While the examples above describe cell-based assays using bacteria and a virus, modifications of these approaches can be made to study the interaction of specificity exchangers with mammalian cells. For example, the ability of a ligand/receptor specificity exchanger to interact with an integrin receptor present on a cancer cell can be determined as follows. Melanoma cells that express an αvβ3 receptor (e.g., M21 human melanoma cells) bind fibrinogen and this interaction can be blocked by administering an RGD containing peptide (See e.g., Katada et al., J. Biol. Chem. 272: 7720 (1997) and Felding-Habermann et al., J. Biol. Chem. 271:5892-5900 (1996); both references herein expressly incorporated by reference in their entireties). Similarly, many other types of cancer cells express integrins that interact with RGD peptides. By one approach, cancer cells that expresses an RGD-responsive integrin (e.g., M21 human melanoma cells) are cultured to confluency. M21 cells can be grown in DMEM media with 10% fetal bovine serum, 20 mM Hepes, and 1 mM pyruvate.

Preferably, the cells are stained with hydroethidine (Polysciences, Inc., Warrington, Pa.) at 20 μg/ml final concentration (2×106 cells/ml) for 30 min at 37° C. and then washed twice to remove excess dye. Hydroethidine intercalates into the DNA resulting in a red fluorescent labeling of the cells and does not impair the cell's adhesive functions. The staining provides a way to quantify the binding of a ligand/receptor specificity exchanger to the cells. That is, the total number of hydroethidine stained cells can be compared to the number of cells bound to a fluorescently labeled primary antibody/specificity exchanger complex so as to determine the binding efficiency.

Accordingly, the stained cells are incubated with various dilutions of a ligand/receptor specificity exchanger comprising a RGD sequence (e.g., GRGDSPHRGGPEE (SEQ. ID No. 197) or WSRGDWHRGGPEE (SEQ. ID No. 198)). After a 60-minute incubation, the non-bound ligand/receptor specificity exchanger is removed by several washes in DMEM media with 10% fetal bovine serum, 20 mM Hepes, and 1 mM pyruvate (e.g., 3 washes of 5 ml of media). Next, a 1:100-1:1000 dilution of a primary antibody that interacts with the antigenic domain of the ligand/receptor specificity exchanger (e.g., mAb for herpes simplex virus gG2 protein) is provided and the binding reaction is allowed to occur for 60 minutes. Subsequently, several washes in media are performed to remove any non-bound primary antibody. Appropriate controls include stained cells without ligand/receptor specificity exchanger or stained cells without primary antibody.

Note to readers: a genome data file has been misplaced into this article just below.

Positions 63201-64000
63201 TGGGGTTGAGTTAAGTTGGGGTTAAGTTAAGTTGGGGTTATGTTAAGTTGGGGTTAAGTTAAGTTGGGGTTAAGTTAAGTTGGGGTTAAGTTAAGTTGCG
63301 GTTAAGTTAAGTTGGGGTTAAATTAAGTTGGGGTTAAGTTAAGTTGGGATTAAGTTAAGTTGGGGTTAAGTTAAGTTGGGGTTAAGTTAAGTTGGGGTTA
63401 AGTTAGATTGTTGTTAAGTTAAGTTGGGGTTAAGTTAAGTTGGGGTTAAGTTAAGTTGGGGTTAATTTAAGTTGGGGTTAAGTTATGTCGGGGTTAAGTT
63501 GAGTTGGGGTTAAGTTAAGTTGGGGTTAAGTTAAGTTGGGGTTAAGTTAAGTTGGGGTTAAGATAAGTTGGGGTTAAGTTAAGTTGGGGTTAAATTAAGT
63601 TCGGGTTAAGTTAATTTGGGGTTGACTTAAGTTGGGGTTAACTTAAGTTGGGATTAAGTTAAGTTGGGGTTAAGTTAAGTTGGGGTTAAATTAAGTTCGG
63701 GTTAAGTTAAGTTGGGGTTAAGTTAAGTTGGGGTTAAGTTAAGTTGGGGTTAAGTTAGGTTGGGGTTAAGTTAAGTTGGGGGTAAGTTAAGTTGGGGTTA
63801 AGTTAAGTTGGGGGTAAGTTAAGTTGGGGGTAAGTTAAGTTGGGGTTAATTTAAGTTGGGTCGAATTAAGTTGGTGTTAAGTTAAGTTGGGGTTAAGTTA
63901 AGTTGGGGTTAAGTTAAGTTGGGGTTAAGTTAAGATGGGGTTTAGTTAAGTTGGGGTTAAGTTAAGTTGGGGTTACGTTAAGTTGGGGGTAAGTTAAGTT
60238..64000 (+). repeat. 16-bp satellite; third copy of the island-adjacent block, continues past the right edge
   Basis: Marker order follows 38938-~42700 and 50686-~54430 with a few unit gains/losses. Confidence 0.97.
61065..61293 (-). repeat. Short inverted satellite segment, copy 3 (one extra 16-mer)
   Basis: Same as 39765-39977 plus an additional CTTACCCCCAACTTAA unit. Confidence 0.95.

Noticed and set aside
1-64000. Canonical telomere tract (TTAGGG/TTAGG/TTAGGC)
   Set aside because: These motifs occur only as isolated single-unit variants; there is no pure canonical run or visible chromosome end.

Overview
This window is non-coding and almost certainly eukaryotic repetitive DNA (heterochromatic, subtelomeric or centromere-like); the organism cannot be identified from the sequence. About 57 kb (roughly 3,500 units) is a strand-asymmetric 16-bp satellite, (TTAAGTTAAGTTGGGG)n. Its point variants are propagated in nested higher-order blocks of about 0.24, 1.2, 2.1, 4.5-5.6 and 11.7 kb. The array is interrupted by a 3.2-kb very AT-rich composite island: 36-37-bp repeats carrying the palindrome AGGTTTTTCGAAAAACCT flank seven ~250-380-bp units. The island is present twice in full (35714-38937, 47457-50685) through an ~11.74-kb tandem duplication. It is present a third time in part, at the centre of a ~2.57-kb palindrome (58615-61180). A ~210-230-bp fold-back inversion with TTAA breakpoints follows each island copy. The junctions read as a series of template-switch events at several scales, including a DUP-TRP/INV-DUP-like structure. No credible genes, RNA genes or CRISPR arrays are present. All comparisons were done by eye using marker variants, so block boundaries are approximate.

Following binding of the primary antibody, a goat anti-mouse FITC labeled antibody (1:100 dilution) (Sigma) is added and binding is allowed to occur for 60 minutes. Again, several media washes are made to remove any non-bound secondary antibody. Analysis is made by flow cytometry with filter settings at 543/590 nm for hydroethidine and 495/525 nm for fluorescin. One will observe an appreciable binding of primary antibody to the ligand/receptor specificity exchanger/cell complex, which will demonstrate that the ligand/receptor specificity exchanger will have an effect on the cell. It should be emphasized that modifications of the approach described above can be easily made to accommodate the evaluation of an antigen/antibody specificity exchanger.

The next example describes experiments that verified that ligand/receptor specificity exchangers efficiently bind to pathogens in culture and redirect antibodies that are specific for the antigenic domains of the ligand/receptor specificity domains to the pathogen.

EXAMPLE 10

A ligand/receptor specificity exchanger comprising a fragment of fibrinogen (specificity domain) joined to a peptide obtained from the hepatitis B virus (antigenic domain) was found to bind to adhesion receptors present on a pathogen in culture (Murine myeloma cells (SP2/0 cells)). A ligand/receptor specificity exchanger having the sequence RGDSAATPPAYR (SEQ ID No. 199) was manufactured using standard techniques in peptide synthesis using fmoc chemistry (Syro, MultiSynTech, Germany). This peptide has a specificity domain that binds adhesion receptors on a pathogen, a spacer (the AA), and an antigenic domain that has an epitope recognized by the monoclonal antibody 57/8, an epitope present on the hepatitis B virus e antigen (HBeAg).

Murine myeloma cells (SP2/0 cells) were washed in serum free media and were incubated with the ligand/receptor specificity exchanger or a control peptide derived from hepatitis C virus (HCV) NS3 domain at a concentration of 50 μg/ml. The cells were then washed and the amount of surface bound peptide was detected by labeling the cells with the the anti-HBV (57/8) antibody. Surface bound antibody was indicated by an FITC labelled anti-mouse IgG conjugate diluted 1/500 and the level of surface staining was determined by fluorescent microscopy.